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When was Jesus Born?
In what year was Jesus born?
This is an interesting question, which comes up quite often. For the answer I refer to the noted Catholic author/historian, Giuseppe Ricciotti, in his The Life of Christ, Bruce Publishing Co. 1947, pp. 155-156.
“One absolutely certain factor in determining the date of Jesus’ birth is that he was born before the death of Herod the Great, that is before the end of March or the beginning of April in 70 a.u.c.[i] or 4 B.C., for it is certain that Herod died at that time. But how long before the death of Herod was Jesus born? Various considerations help us to narrow the possibilities before 750 a.u.c.
One is Herod’s order to put to the death all the children of Bethlehem “from two years old and under” (Mt. 2:16), for this supposes that the infant Jesus was certainly within those limits. Hence we may argue that Jesus was born much less than two years earlier, because it is altogether reasonable to assume that Herod would allow an extra generous margin in order to be certain of his victim. This two-year period, however, does not date back from the death of Herod but from the visit of the Magi who furnished him with the basis for his reckoning. On the other hand, when the Magi came they found Herod still in Jerusalem (Mt. 2L1ff.) whereas we know that the old king, seriously ill and steadily growing worse, moved to the warmer climate of Jericho before he died. We may justifiably surmise that this transfer of residence took place when the first cold of the winter of 749 a.u.c. set in, or four months before Herod’s death.
“This gives us the following sequence: the birth of Jesus; the arrival of the Magi in Jerusalem; the decree to slaughter all babies two years old and under; Herod’s departure for Jericho; the death of Herod. To determine the time relation between the two extremes – the birth of Jesus and Herod’s death – we must reckon with the two years indicated in Herod’s decree, remembering that they represent much more time than was necessary for this purpose, and then we must consider the four months we have just indicated. There is, besides, the interval between the birth of Jesus and the visit of the Magi, and here we know only that it could not have been less than the forty days of the purification (Lk. 2:22 ff.), for Joseph would certainly not have presented the child in Jerusalem and exposed him to such serious peril if his death had already been decreed there. On the other hand, this interval may be considerably longer than forty days. In conclusion, reckoning backward from the date of Herod’s death, we may conclude that the margin of time allowed in the two years decreed by Herod balances the four months and the two intervals we have just mentioned with a little extra period of time left over. Hence Jesus was born a little less than two years before the death of Herod, that is, at the beginning of the year 748 0f Rome or 6 B.C.”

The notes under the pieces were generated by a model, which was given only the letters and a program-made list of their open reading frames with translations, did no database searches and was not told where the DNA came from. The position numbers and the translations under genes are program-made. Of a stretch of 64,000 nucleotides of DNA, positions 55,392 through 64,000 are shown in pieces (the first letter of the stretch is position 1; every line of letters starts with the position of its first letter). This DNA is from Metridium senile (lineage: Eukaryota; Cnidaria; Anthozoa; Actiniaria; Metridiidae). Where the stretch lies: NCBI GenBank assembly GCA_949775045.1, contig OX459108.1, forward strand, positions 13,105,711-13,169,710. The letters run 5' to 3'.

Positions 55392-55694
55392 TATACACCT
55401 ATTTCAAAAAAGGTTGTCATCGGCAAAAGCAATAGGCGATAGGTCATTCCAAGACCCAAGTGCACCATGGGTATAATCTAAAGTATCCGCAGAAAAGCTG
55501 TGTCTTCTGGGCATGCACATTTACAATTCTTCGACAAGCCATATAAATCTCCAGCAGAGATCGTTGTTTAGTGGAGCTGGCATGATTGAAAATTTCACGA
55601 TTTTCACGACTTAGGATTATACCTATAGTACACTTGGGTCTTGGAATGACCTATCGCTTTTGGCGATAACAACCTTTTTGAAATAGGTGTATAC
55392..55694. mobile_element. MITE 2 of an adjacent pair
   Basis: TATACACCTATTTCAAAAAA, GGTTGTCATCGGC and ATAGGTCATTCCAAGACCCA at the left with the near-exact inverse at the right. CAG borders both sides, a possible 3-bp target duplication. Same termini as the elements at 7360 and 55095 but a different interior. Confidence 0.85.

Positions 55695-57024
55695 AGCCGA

In what year was Jesus Crucified?
This is also an interesting question, which comes up quite often. For the answer I refer to the noted Catholic historian, Giuseppe Ricciotti, in his The Life of Christ, Bruce Publishing Co. 1947, pp.161-173.
As to the death of Jesus, Ricciotti states: “All four Gospels explicitly and unanimously set the death of Jesus on a Friday (Mt. 27:62; Mk 15:42; Lk 23:54; Jn 19:31) during the Pasch. From John we learn that thi is the third Pasch in Jesus’ public life.
Now the month of Nisan, in which the Pasch was celebrated, began with the new moon, like the other months in the Hebrew lunar calendar; and the Pasch, celebrated on the fourteenth day of Nisan, coincided with the full moon. Here the field is wide open for astronomical research, to deter- mine what year of the Christian era best fulfills all the conditions we have noted.